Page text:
Friday, December 17, 2010

Have a holly, jolly, neorealistic Christmas

Soon I will be on my way to Florida. For the first few days, I'll be having a great deal of fun at Disney World with one of my oldest friends. Thereafter, I will be down in Sanibel with my parents, who moved there 11 years ago. Hard to believe it's been that long.

Being there is usually pretty rejuvenating. This was particularly true last year when I was coming off of the notoriously hard first semester of business school. Coming off that turmoil, I saw the break as a great opportunity to get ahead for spring! So I started forging ahead in the textbooks for one of my classes, The Global Macroeconomy. It turned out that my efforts were pretty useless.

You see, in this MBA program, you can't really just jump into a textbook and expect to get ahead, because professors don't follow textbooks. This isn't 8th grade, after all. Instead, the textbook is usually an optional supplement to the lectures and cases, which are the real meat of the class. So, now that I've become aware of this, I'm going to resist the misguided temptation to drag my 1,000-page Investment Management textbook to Florida with grand thoughts of getting a head start for the spring.

But there are some things I can do to get a nice jump start on courses. One is to watch movies! I'm going to be taking a grad-level seminar next semester called New Italian Cinema, about Italian movies since 2000. This is the first time the class is going to be taught, and it's an outgrowth of another class the professor teaches on Italian neorealism, a genre about poor, working-class Italians post-World War II. When I met with the professor to get permission to take the class (which, with just 8-10 students, will be small enough that her permission in this case is rather critical), she suggested I screen some of the movies from the neorealism class as background. Turns out that almost all of them are on Netflix. So, since my mom is an avid film buff who majored in Italian and was born in the middle of World War II, I'm hoping she'll be willing to put some of these films on her queue and that she'll want to watch them with me. Maybe it can become a new holiday tradition, to watch depressing black-and-white foreign films. Ho ho ho!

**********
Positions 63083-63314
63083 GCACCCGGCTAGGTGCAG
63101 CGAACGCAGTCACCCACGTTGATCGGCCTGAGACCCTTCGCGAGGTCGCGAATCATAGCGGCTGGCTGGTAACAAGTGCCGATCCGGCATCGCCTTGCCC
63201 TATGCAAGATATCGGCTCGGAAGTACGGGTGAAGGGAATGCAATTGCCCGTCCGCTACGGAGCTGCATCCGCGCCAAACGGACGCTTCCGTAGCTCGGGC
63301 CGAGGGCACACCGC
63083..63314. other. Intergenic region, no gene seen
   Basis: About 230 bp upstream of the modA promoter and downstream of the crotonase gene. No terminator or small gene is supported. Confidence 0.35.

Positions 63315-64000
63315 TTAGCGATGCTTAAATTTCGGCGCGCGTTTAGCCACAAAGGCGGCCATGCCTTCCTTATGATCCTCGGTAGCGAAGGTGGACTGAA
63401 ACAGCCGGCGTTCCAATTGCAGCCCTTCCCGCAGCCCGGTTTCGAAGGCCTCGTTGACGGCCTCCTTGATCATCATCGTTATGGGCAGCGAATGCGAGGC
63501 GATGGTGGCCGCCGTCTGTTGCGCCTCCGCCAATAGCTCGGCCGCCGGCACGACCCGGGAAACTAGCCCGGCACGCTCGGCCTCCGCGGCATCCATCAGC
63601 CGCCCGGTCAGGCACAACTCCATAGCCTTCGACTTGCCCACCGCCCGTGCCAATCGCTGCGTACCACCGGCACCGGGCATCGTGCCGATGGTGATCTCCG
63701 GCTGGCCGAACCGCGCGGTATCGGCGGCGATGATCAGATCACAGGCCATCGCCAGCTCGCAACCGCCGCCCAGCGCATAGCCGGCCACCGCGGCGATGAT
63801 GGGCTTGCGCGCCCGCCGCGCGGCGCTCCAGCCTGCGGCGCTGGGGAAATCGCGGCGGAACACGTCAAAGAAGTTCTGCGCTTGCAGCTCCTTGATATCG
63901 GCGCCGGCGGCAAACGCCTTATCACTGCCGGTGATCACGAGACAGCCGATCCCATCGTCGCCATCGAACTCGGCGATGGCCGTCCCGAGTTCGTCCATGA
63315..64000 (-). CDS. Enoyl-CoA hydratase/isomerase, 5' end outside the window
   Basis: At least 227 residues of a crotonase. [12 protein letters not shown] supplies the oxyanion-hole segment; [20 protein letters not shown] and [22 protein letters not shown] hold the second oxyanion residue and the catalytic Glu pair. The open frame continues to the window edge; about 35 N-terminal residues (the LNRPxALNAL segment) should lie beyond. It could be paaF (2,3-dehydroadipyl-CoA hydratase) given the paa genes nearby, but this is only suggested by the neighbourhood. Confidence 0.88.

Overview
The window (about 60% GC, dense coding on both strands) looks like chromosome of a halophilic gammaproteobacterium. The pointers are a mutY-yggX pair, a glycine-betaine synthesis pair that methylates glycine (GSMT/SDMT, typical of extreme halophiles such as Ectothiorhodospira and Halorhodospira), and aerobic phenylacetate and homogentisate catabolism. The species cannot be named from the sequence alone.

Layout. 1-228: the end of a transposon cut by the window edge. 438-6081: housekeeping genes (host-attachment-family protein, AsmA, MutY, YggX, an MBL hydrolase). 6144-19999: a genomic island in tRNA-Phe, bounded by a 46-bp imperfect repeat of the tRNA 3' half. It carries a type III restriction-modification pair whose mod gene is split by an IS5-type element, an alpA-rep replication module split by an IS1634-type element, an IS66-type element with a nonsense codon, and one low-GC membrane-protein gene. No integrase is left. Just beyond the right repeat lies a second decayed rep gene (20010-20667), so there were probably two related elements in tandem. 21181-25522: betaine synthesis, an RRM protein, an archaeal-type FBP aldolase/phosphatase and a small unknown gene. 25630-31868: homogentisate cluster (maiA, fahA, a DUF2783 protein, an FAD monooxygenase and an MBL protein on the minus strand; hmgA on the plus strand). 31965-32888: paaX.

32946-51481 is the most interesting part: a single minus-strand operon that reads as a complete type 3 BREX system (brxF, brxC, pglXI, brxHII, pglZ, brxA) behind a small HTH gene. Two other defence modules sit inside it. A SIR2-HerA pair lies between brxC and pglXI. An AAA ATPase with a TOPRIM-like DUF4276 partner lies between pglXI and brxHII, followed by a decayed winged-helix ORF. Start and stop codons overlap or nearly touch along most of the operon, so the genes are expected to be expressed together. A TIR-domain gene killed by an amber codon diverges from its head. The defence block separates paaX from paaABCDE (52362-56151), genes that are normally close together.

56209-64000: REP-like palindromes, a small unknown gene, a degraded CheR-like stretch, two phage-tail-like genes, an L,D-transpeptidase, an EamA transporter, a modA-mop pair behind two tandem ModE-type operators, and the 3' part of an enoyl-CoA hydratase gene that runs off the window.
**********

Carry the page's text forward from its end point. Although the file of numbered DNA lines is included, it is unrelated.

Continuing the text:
There are a couple other things I can read over break, for other classes, that don't require the cooperation of my mother's Netflix account. One is the bestselling book "Blink" by Malcolm Gladwell, which I bought a few weeks ago for my Behavioral Perspectives on Management course. We'll be reading what last year's syllabus calls "large excerpts" from it, although it amounts to only 105 pages total. So I may just read the whole thing, since it's supposed to be great. The other required book I've obtained is for my Strategic Leadership Across Sectors course -- "Firing Back" by Jeffrey Sonnenfeld and Andrew Ward. Sonnenfeld is also the professor, and kind of a big deal. Last year's syllabus required five of the 12 chapters, but, again, I might just read the whole thing. It's not as if I have a bunch of competing commitments in Florida.

I always have such good, studious intentions -- that's never the question. The question is how many weeks it will take before these good intentions dissolve into all-too-familiar procrastination and laziness. Fingers crossed.

1 comment:

  1. I'm half way through Blink -good, thought provoking theories.